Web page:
The LA Chargers have suffered the worst injury luck in the entire league this season. On top of losing star player after star player, the team's depth has also been seriously tested. Not to mention that Justin Herbert has been dealing with fractured rib cartilage that is just now seeming to clear up.
In the midst of all these injuries, fans have petitioned for the Chargers to add help in a variety of ways. It seemed like the team was in a perfect position to make a trade at the deadline to add depth to the roster but that never happened.
Then, despite there being solid options on the free-agent market, the team didn't sign any notable players to address the sudden lack of depth at defensive tackle. Instead, they brought in a practice squad player in Tyeler Davison.
Meanwhile, Chargers fans have had to watch the 8-1 Philadelphia Eagles (who have been thriving offensively under former Chargers' OC Shane Steichen) make all the moves that they were hoping the Bolts would make. Another example of this trend happened Thursday, as the Eagles signed veteran nose tackle Ndamukong Suh.
Ndamukong Suh is the third player on the Eagles' defense that should be on the Chargers.
The three players on the Eagles' defense that should be on the Chargers instead are not the reason why the team is 8-1 but the philosophy that caused the team to bring them in is why they are 8-1. The Eagles know that they have a window to contend and are making smart, savvy moves to maximize that.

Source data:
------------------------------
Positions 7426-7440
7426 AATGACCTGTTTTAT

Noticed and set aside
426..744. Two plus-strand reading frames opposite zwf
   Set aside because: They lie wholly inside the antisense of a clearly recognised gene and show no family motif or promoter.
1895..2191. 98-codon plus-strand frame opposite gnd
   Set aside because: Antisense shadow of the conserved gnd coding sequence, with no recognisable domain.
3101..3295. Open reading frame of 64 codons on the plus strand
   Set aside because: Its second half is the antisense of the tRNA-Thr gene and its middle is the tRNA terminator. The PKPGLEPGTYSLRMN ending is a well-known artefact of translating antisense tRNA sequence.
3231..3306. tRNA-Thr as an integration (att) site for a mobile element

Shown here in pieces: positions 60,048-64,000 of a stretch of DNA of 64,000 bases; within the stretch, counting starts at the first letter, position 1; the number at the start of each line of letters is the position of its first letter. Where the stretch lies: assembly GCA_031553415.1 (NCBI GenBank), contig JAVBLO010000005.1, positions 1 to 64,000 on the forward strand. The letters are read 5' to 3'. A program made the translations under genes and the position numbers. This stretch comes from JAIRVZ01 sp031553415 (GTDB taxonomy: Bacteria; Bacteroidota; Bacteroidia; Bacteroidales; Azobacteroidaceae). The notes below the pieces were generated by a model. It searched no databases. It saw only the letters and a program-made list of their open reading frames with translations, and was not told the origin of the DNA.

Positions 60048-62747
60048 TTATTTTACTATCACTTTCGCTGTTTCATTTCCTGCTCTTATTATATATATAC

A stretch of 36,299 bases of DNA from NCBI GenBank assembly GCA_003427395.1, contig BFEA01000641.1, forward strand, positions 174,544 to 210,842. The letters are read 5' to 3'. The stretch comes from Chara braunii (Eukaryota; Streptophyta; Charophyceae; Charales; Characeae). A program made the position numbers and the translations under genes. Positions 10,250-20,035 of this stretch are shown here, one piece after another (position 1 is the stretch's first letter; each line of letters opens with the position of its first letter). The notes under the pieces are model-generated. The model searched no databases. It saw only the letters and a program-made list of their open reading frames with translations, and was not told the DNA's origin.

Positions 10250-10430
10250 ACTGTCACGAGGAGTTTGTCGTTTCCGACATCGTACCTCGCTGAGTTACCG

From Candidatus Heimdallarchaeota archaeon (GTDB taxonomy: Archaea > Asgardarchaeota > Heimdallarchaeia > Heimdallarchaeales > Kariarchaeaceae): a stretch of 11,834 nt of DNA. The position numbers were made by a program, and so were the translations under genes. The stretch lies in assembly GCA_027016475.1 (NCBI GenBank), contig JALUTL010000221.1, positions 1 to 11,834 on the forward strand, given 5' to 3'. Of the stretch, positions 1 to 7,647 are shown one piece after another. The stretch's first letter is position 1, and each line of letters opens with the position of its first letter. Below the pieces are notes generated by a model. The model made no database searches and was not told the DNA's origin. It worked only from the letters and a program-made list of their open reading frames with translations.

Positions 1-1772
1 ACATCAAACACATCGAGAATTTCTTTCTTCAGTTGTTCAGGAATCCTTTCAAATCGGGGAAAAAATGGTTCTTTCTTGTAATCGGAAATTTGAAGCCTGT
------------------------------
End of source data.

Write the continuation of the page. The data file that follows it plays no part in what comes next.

Suh is the second defensive line signing that the Eagles have made this week. He joins former Charger Linval Joseph, who was another name tossed around by fans as an option for the team to sign to replace the team's injury losses.
Brandon Staley explained in Wednesday's press conference that they wanted someone who was ready to jump in and play a certain number of snaps right away and that is likely why they went with Davison. That explains why they didn't bring in Joseph or Suh, who have not played or practiced this year.
Suh and Joseph are joining another former Charger in Kyzir White, who the team never should have let walk away in the offseason. White had a breakout season for the Bolts last year and all he could muster was a non-guaranteed $3 million contract from the Eagles.
Spoiler alert: White has continued to play at a high level and would make a huge difference if he was in the linebacker rotation for the Bolts. The Chargers could have afforded to bring him back at that cost and it was not a situation where they were priced out.
Howie Roseman and the Eagles have executed some of the best roster-building techniques in the sport and the same simply cannot be said for Tom Telesco and the Chargers.